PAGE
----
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- Individuals can be people,
- animals, plants, or any object of interest.
- any characteristic of an
- individual. A variable varies
- among individuals.
- tells us what values the
- variable takes and how often it takes these values.
- Something that takes
- numerical values for which arithmetic operations, such as adding and averaging,
- make sense.
- Something that falls into
- one of several categories. What can be counted is the count or proportion of
- individuals in each category
Ways to chart categorical data
Bar graphs and pie charts
- Each category is
- represented by one bar. The bar’s height shows the count (or sometimes the
- percentage) for that particular category
- Each slice represents a piece of one whole. The size of
- a slice depends on what percent of the whole this category represents.
Ways to chart quantitative data
Histograms and stemplots, and Line graphs: time plots
Line graphs: time plots
- Use when there is a
- meaningful sequence, like time. The line connecting the points helps emphasize
- any change over time
Histograms and stemplots
- These are summary graphs
- for a single variable. They are very useful to understand the pattern of
- variability in the data
- - The range of values that a
- variable can take is divided into equal size intervals.
- - The histogram shows the
- number of individual data points that fall in each interval.
- -To compare two related distributions, a back-to-back stem plot with common
- stems is useful.
- -Stem plots do not work well for large
- -When the observed values have too many
- digits, trim the numbers before making
- a stem plot.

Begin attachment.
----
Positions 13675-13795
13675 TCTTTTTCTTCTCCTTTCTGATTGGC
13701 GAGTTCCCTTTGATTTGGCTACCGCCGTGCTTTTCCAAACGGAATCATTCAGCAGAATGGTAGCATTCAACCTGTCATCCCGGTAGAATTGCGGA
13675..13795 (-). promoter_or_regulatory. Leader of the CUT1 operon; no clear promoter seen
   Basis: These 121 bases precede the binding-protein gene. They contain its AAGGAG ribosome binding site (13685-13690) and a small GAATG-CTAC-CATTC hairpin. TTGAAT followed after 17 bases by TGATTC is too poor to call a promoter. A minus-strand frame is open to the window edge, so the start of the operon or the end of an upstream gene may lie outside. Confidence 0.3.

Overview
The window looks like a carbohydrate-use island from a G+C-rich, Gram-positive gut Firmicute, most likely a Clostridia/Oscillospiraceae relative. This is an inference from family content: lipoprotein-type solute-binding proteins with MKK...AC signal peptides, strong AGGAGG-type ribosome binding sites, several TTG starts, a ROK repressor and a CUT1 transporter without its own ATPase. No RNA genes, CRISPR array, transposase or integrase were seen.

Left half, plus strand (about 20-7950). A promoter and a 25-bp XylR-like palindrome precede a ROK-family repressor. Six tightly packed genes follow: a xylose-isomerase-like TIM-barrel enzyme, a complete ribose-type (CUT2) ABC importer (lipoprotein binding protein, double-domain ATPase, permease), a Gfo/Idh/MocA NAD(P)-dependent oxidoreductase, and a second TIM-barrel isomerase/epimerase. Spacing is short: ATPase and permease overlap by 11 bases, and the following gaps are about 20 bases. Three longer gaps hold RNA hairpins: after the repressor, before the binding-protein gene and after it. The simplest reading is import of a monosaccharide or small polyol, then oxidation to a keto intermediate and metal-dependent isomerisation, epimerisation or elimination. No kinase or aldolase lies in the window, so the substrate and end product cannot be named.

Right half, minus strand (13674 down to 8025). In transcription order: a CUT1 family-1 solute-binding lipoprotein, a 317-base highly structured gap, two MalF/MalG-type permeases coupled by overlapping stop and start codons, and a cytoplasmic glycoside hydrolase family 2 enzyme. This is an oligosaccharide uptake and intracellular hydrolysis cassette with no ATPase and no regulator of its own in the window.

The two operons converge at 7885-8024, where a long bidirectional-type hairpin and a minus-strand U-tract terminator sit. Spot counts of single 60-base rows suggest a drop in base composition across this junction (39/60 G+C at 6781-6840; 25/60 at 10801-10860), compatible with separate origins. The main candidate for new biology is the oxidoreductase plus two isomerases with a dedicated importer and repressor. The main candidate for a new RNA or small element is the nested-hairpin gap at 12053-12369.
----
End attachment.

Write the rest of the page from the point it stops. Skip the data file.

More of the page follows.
- -When plotting a moderate number of
- observations, you can split each
We can describe the overall pattern of a histogram by its shape, center, and spread.
A distribution is symmetric if ...
- the right and left sides
- of the histogram are approximately mirror images of each other.
A distribution is skewed to the right
- if the right side of
- the histogram (side with larger values) extends much farther out than the left
skewed to the left
- if the left side of
- the histogram extends much farther out than the right side
An important kind of
deviation is an outlier
- Outliers are observations that lie outside the overall
- pattern of a distribution
A trend is
a rise or fall that persists over time, despite small irregularities.
A pattern that repeats itself at regular intervals of time
- add all values, then divide by the number of individuals. It is the “center of
- the midpoint of a
- distribution—the number such that half of the observations are smaller and half are larger
Comparing the mean and the median
- mean and the median are the same only if the distribution is symmetrical. The
- median is a measure of center that is resistant to skew and outliers. The mean
- is not
first quartile, Q1
- the value
- in the sample that has 25% of the data at or below it
third quartile, Q3
- is the
- value in the sample that has 75% of the data at or below it
“1.5 * IQR rule for outliers
- if it falls more than 1.5
- times the size of the interquartile range (IQR) above the first quartile or
- below the third quartile
- -s measures spread about the mean and should be
- used only when the mean is the measure of center.
- -s = 0 only when all observations have the same
- value and there is no spread.
- Otherwise, s > 0.
- -s is not resistant to outliers.
- -s has the same units of measurement as the
- original observations.
- do not change the basic shape of a distribution (skew, symmetry,
- multimodal). But they do change the measures of center and spread:
- total area under the curve, by definition, is equal to 1, or 100%.
- The area under the
- curve for a range of values is the proportion of all observations for that
median of a density curve is
the equal-areas point
- point that divides the area under the curve in half.
mean of a density curve is
the balance point
at which the curve would balance if it were made of solid material.
Normal – or Gaussian –
- a family of symmetrical,
- bell-shaped density curves defined by a mean m (mu) and a standard deviation
- s (sigma) : N(m,s).
- measures the number of standard deviations that a data value x
- is from the mean m.
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